Philadelphia: Andy Johnson, Guy Rodgers, Woody Sauldsberry, and the most impactful rookie in the history of the NBA—Wilt Chamberlain

I was fourteen when I first saw Wilt play. He was sixteen and already an amazing player at Overbrook High School back when the games consisted of four 8-minute quarters. He was 6'11", 240 pounds at the time, and could run like the proverbial deer, jump out of the gym, and single-handedly prevented layups and short-jumpers on defense. At the other end of the court Wilt averaged well over 40 points per game, often scoring 60 or 70, with his high being 90. That’s 90 points in 32 minutes!

Yet Wilt’s offense didn’t really develop during the three years he subsequently spent at the University of Kansas. In fact, it was while he spent one year with the Globetrotters that he developed his fadeaway bank shot that made him such a dynamic scorer when he got into the NBA.

In my junior year at West Philadelphia High School, we finished the season with a record of 17–3. We would have gone undefeated but for the three losses to Wilt’s Overbrook dynasty. We seldom guarded each other, but he scored his usual 40-plus (and I was usually in foul trouble when he did), while I struggled to put up double figures.

My all-time favorite memory of Wilt took place when I was seventeen and riding my bike to the Haddington Recreation Center to see if there was anything happening on the basketball court. Wilt was nineteen, was playing at Kansas, and was already a much-celebrated All-American. I found him on the court engaged in a solo workout. I was thrilled when he invited me to join him. For what seemed like hours we shot, retrieved misses, passed to each other, and ran some sprints (when Wilt always left me behind).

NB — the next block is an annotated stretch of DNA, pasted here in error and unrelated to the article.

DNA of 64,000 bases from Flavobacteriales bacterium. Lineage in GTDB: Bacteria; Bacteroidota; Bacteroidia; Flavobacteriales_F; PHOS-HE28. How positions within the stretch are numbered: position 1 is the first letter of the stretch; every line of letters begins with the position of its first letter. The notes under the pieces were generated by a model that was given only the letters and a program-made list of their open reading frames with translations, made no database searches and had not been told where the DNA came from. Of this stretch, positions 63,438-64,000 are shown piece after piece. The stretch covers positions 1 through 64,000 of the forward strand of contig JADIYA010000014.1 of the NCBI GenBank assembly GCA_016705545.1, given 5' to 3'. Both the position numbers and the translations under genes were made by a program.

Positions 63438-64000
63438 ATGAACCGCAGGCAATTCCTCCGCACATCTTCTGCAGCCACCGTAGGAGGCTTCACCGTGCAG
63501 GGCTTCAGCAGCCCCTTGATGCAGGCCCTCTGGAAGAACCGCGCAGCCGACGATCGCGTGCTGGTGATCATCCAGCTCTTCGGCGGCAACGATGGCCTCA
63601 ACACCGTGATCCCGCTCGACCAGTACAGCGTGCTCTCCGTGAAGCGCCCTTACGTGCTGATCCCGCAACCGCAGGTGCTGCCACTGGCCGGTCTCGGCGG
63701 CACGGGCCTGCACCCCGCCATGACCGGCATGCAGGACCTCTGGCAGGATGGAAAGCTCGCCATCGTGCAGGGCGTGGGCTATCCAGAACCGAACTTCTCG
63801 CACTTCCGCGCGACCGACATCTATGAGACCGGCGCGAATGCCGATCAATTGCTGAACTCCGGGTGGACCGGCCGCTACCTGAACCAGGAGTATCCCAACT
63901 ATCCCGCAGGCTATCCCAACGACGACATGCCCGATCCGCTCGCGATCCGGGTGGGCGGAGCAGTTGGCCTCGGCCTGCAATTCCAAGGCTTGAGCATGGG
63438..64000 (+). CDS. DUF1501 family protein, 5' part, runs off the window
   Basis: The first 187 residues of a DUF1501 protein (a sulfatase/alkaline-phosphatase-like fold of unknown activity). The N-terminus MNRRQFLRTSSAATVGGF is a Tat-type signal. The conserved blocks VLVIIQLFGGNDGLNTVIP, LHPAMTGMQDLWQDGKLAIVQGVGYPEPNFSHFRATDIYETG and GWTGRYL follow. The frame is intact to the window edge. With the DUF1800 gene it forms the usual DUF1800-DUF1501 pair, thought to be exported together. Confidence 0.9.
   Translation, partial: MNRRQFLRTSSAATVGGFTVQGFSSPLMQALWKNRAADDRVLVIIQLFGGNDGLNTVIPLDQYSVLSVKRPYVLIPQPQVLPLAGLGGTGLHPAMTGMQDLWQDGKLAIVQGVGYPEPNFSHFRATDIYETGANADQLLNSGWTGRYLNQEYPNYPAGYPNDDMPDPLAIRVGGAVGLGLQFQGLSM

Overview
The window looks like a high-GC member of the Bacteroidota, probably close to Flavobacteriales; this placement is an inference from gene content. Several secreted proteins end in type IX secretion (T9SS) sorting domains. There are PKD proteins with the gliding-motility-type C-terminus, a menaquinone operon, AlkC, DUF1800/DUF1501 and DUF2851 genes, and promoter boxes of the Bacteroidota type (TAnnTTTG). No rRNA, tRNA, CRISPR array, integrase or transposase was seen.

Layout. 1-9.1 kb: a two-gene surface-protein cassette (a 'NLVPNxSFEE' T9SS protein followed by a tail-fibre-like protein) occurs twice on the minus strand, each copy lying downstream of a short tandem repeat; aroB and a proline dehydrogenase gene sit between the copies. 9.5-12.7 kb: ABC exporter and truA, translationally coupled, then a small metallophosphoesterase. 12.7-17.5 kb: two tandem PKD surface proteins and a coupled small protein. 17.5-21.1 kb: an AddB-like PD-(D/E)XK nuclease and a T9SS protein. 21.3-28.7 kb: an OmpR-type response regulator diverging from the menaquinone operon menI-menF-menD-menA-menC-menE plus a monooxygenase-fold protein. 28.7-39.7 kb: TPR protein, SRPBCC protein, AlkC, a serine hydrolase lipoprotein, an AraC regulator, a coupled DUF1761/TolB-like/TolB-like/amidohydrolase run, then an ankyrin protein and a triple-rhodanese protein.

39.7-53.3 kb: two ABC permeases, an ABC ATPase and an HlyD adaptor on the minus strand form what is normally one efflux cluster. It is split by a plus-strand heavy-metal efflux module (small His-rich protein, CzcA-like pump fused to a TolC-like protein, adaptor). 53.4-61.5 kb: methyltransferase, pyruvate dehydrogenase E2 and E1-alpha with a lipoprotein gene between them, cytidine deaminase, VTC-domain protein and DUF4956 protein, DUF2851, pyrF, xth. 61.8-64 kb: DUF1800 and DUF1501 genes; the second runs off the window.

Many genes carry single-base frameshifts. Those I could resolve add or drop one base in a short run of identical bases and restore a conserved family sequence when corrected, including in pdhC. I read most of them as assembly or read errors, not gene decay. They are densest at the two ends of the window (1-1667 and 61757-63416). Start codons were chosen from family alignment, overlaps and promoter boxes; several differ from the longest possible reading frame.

After we were done, I was ready to bike my way back home, but Wilt had another idea. He put my bike in the trunk of his car and said, “I’m driving you home.”

This meant a lot to me. He saw me as a real player but more importantly as a person. Indeed, his respect helped me to increase my own self-respect.

Philly native JOHN RAYMOND "RAY" SCOTT's college career began at the University of Portland, and he was chosen as the 4th pick in the 1961 NBA draft by the Detroit Pistons. He spent six years with the Pistons, as a stand-out rebounder and deadly shooter from the perimeter, and another five years playing for other teams. Then in October 1972, Scott was promoted from Assistant to Head Coach of the Detroit Pistons, thanks in part to the strong support from retiring coach Earl Lloyd who, a decade earlier had scouted Scott and recommended that he be the Pistons top pick. Two years later he was named NBA Coach of the Year, the first African-American to win the coveted award. From 1976 to 1979, Scott was Men’s Basketball Head Coach at Eastern Michigan University. Today, Ray lives with his family in Eastern Michigan, not far from Detroit. This is his first book. 

CHARLEY ROSEN is one of the most respected writers of books on basketball, including both fiction like NYT Notable Book The House of Moses All-Stars, and nonfiction like his telling of the Jack Molinas story in The Wizard of Odds. He has also been a sports commentator, at and He lives in Woodstock, N.Y.